2. Ad Injection has had the option to select which paragraph the random ads start at for a long time. Recently I added options to start the ads ‘at or after’ a paragraph/character position as well. The new 1.2.0.0 will have options to start the ads from the middle of the post – particularly useful if you like a top, middle and a bottom advert. There are several different methods by which the middle position can be calculated.
  3. A brand new feature is to set a position to stop the random adverts. You can stop the adverts by paragraph/character count, in the middle of the post, or two thirds of the way down the post.
  4. These options were previously hidden away on the Ad Rotation tab. They all affect the ad placement settings so it made more sense to move them here.
  5. The bottom ad no longer has to be right at the bottom of the post. If you want it at the last-but-one paragraph, you’ll be able to do that.
  6. Another setting relevant to this section that was previously hidden away where you probably wouldn’t spot it.
  7. Instead of disappearing when you exclude all the home or archive ads, these sections will now fade away. This (I hope) makes it obvious that the options do exist, but that they are disabled.

Blogs with thousands of tags

I had been having intermittent reports that parts of the UI were not drawing on some blogs. I found out that this was caused on blogs that had large numbers of tags, but very little memory. The old Ad Injection would load all the tags at once (which on some blogs could be thousands).

A recent update to Ad Injection includes an update to load the tags in batches of 100, and the new 1.2.0.0 version will move the filters section futher down the screen, so if you do run out of memory you will (hopefully) still be able to use the most useful parts of the UI.

ad injection filters

Minor UI tweaks

You can see in this screenshot the tick boxes which will become transparent instead of invisible in Ad Injection 1.2.0.0. And on the right I’ve added the ‘days older than’ settings information to the summary. These are important settings so I think it makes sense to have the information easily visible.

ad injection global settings

New features :) / New bugs :(

This update will include major changes to the part of the code that does the insertion of advert into your post content. As such it may contain new bugs – but don’t worry I usually get bugs fixed pretty soon after they are reported. If you want to beta test the 1.2.0.0 version contact me via the feedback form in Ad Injection, or via this website.

If you have any comments on the soon to be released Ad Injection 1.2.0.0 please do get in touch.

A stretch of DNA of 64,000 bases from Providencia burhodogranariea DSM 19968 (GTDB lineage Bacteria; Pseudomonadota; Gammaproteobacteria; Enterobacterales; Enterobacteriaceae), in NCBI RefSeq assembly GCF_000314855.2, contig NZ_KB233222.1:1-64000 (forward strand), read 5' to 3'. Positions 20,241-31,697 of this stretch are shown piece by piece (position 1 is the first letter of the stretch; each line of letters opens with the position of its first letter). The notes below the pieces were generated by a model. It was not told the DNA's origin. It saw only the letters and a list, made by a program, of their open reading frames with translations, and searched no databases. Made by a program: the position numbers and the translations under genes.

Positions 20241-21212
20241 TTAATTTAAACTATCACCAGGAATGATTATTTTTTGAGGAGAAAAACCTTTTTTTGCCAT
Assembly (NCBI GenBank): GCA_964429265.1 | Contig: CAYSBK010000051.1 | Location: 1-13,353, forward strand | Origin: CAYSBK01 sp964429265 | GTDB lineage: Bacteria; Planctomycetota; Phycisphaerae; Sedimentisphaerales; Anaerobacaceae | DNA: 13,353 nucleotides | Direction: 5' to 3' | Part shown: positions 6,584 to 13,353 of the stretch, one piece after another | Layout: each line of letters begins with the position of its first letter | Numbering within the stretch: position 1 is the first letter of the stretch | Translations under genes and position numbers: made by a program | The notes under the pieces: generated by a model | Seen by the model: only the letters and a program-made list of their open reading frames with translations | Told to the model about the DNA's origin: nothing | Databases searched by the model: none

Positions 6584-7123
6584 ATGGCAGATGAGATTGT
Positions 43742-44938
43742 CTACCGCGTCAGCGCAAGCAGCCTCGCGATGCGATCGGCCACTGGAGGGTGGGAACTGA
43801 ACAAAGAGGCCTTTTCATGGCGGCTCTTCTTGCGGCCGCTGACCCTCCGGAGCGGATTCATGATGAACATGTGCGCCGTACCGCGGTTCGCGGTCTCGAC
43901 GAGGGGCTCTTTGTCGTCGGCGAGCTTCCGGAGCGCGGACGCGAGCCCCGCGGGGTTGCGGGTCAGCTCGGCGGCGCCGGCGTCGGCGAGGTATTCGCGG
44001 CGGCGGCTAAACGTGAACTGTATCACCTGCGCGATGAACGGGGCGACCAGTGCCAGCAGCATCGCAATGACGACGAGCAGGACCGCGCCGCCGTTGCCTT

You can download Ad Injection from the WordPress site, or from your blog by searching for ‘Ad Injection’.

Ad Injection plugin for WordPress

Monday, December 6th, 2010

Ad Injection is a free WordPress plugin that injects any kind of advert (e.g. Google AdSense, Amazon Associates, ClickBank, TradeDoubler, etc) into the existing content of your WordPress posts and pages. You can control the number of adverts based on the post length, and it can restrict who sees adverts by post age, visitor referrer and IP address. Adverts can be configured in the post (random, top, and bottom positions) or in any widget/sidebar area. There's support for A:B split testing / ad rotation.

ad injection plugin for wordpress 1 450

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Download

Download Ad Injection plugin for WordPress for free from this link. Or just search for Ad Injection from your WordPress install and WordPress will automatically install it for you.

Features

Automatic advert injection

The ads can be injected into existing posts without requiring any modification of the post. The injection can be done randomly between paragraphs, and there is an option to always inject the first advert at a specified paragraph (e.g. the first or second). Randomly positioning the adverts helps to reduce 'ad blindness'. Two additional adverts can be defined for the top and bottom of the content. Widget adverts can be defined as well for your sidebars.

ad injection plugin for wordpress 3 450

Widget support

Widgets can be added to your sidebars, or other widget areas on any pages. The same ad display restrictions that you setup for your other ads will also apply to the widgets.

Ad rotation / split testing

You can define multiple adverts for the same ad space which are rotated according to the ratios you define. Works with random, top, bottom and sidget/sidebar ads.

Ad quantity by post length

The number of adverts can be set based on the length of the post. It is a good idea for longer posts to have more adverts than shorter posts for example. Adverts can also be turned off for very short posts.

ad injection plugin for wordpress 4 450

Ads on old posts only

Adverts can be restricted to posts that are more than a defined numbers of days old. This prevents your regular visitors from having to see your ads.

Category, tag and post type filters

You can configure the adverts to only appear on specific categories, tags, or post types, or block the adverts from specific categories, tags or post types.

Search engines only (dynamic feature)

You can specify that ads should only be shown to search engine visitors (or from any other referring websites) so that your regular visitors (who are unlikely to click your ads) get a better experience of your site. You can define which search engines or any other referring sites see your adverts. A visitor who enters the site by a search engine will see ads for the next hour.

Block ads from IP addresses (dynamic feature)

IP addresses of people who shouldn't see your ads can be defined. These could be the IP addresses of your friends, family, or even yourself.

ad injection plugin for wordpress 2 450